WILDLAND FIRE LESSONS LEARNED CENTER

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					WILDLAND FIRE LESSONS LEARNED CENTER
Center Creates “Learning From The Experts” Videos




Yosemite FMO Kelly Martin being interviewed by Dave Thomas.
Photo By Kristen Manganini, LLC Intern


By Bill Halainen

InsideNPS/Morning Report

Published: 01.07.2009

The interagency Wildland Fire Lessons Learned Center (LLC) has posted a series of videos
containing interviews with a number of people with extensive expertise in wildland fire on
its “Learning from the Experts” web pages.

Current videos focus on fire behavior, prescribed fire and wildland fire use; more on other
subjects will be appearing in the future.

The videos are part of the Fire Management “Deep Smarts” project, which has been
undertaken “to capture the experience of our seasoned employees who are acknowledged
by their peers to have high expertise in planning and implementing fire programs.” The
“Deep Smarts” project is a cooperative effort with the Aldo Leopold Wilderness Research
Institute and the National Park Service Fire Management Communication and Education
Program.

The project stems from a realization by senior fire managers that a tremendous amount
of real-world knowledge and experience on wildland fire issues is being lost daily due to
the retirement of so many highly-qualified field personnel. In order to capture and relay
this experience to a wide audience, a decision was made to video as many of these
people as possible and post these videos on the LLC web page. This effort has been
groundbreaking – as far as is known, no other group within a natural resource agency
has made a similar attempt to capture the expertise of its departing or retired
employees.
Some of the inspiration for this effort and many of the techniques employed have been
drawn from the “Deep Smarts” methodology advanced by Dorothy Leonard and Walter
Swap of the Harvard Business School. Additional background can be found in the original
paper on this project on the LLC web site:
http://www.wildfirelessons.net/documents/Deep_Smarts_Final_052107.doc

The project has three parts – interviews with veteran fire behavior, prescribed fire and
wildland fire use experts; interviews with fire management personnel involved in the
1988 Yellowstone area fires, which fire professionals believe was a major watershed in
fire management practices; and interviews with NPS fire management personnel involved
with the development of the NPS fire management program. Each of the interviews that
members of the LLC staff have conducted is from one to two hours long, then edited
down to a much shorter segment, generally 10 to 15 minutes long.

The “Learning from the Experts” project addresses three of the six critical tasks of a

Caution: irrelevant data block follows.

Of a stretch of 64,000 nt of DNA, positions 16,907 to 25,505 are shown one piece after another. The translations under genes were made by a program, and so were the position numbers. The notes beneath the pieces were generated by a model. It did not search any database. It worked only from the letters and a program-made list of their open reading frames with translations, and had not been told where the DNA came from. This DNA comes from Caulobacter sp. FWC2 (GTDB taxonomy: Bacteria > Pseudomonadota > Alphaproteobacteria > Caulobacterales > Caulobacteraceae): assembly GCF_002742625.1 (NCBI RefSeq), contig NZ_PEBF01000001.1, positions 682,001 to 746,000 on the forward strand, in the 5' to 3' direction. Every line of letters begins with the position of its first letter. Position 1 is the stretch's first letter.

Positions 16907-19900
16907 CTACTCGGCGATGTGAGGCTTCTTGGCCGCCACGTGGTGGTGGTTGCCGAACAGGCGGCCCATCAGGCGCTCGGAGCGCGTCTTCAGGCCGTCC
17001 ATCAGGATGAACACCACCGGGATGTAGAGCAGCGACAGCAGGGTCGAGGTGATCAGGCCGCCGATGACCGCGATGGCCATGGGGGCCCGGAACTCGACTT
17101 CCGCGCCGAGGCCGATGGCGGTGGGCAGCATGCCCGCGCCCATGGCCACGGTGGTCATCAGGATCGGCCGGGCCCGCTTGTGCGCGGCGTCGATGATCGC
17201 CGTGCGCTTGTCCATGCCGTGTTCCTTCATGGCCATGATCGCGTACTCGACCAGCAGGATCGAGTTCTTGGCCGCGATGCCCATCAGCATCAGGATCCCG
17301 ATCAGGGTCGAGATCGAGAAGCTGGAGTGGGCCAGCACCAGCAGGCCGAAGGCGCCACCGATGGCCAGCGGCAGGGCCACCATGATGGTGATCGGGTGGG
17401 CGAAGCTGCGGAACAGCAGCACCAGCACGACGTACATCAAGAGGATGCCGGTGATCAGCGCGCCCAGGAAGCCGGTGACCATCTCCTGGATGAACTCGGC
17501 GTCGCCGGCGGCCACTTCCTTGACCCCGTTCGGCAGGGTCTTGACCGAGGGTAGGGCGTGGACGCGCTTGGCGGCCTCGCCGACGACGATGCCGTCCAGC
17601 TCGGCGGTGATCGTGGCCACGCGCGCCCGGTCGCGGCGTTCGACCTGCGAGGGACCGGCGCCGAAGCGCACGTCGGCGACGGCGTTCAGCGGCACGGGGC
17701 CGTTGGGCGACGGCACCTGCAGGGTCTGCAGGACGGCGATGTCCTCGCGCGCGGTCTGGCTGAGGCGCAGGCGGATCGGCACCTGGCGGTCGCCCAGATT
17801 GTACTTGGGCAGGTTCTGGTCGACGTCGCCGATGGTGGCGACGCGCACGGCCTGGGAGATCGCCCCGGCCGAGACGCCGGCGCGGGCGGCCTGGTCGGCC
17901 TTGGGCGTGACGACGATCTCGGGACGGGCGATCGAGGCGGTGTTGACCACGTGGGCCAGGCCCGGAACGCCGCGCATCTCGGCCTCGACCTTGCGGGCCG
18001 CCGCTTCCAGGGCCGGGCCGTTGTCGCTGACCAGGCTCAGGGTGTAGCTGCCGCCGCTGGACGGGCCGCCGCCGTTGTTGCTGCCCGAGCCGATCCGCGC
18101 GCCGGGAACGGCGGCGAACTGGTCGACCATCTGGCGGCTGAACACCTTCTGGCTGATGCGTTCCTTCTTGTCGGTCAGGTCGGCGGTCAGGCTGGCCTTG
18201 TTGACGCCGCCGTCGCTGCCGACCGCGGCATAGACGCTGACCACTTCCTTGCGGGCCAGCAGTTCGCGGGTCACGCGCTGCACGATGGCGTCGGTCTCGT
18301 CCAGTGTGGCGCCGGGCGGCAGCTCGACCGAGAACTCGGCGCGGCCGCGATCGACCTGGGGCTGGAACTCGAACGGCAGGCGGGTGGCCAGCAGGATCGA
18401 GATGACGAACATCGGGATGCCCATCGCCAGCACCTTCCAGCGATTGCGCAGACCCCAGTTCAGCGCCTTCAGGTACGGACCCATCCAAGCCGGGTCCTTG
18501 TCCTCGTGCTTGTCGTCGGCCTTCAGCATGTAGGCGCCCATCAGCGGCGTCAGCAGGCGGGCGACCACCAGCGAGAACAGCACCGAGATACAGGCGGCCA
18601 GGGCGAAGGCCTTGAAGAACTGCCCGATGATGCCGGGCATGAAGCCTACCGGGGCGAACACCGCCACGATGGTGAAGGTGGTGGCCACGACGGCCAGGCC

learning organization:

   1. Learning from our past history and experiences.
   2. Experimenting with new approaches (this was the first attempt to use the “Deep
      Smarts” model to convey knowledge through videotaped interviews).
   3. Sharing the knowledge throughout the fire organization.

The objective of the project is to have these videos used as learning tools. They have
accordingly been designed for watching in either small or large group settings, followed
by discussions of learning points and opportunities.

The videos now on the web page are grouped into four areas:

Deep Smarts – The nine videos in this section look at the unique way that these fire
management experts do their work. Example: Orville Daniels describes the decision
making processes during the Canyon Creek Fire of 1988.

High Reliability Organizing (HRO) – The five videos in this section examine how these
fire management experts use HRO principles in their everyday work practice. Example:
Ric Carlson describes how he develops the prescription window and uses a process of
constant evaluation and updating that helps him avoid the traps always inherent with
boundary selection.

Fire Behavior Prediction – The six videos in this section highlight the knowledge and
skills of veteran fire behavior analysts. Example: Dugger Hughes describes how tactile
knowledge can benefit our decision making in ways that modeling will never be able to
reproduce.

Stories – The single video currently posted illustrates the power of learning through a
story. Riva Duncan tells a story about an escaped Rx burn and how it changed her
methods of writing and implementing prescription burn plans after that event.

All of the videos and additional information on the project can be obtained by clicking on
the following link:

				
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posted:9/13/2012
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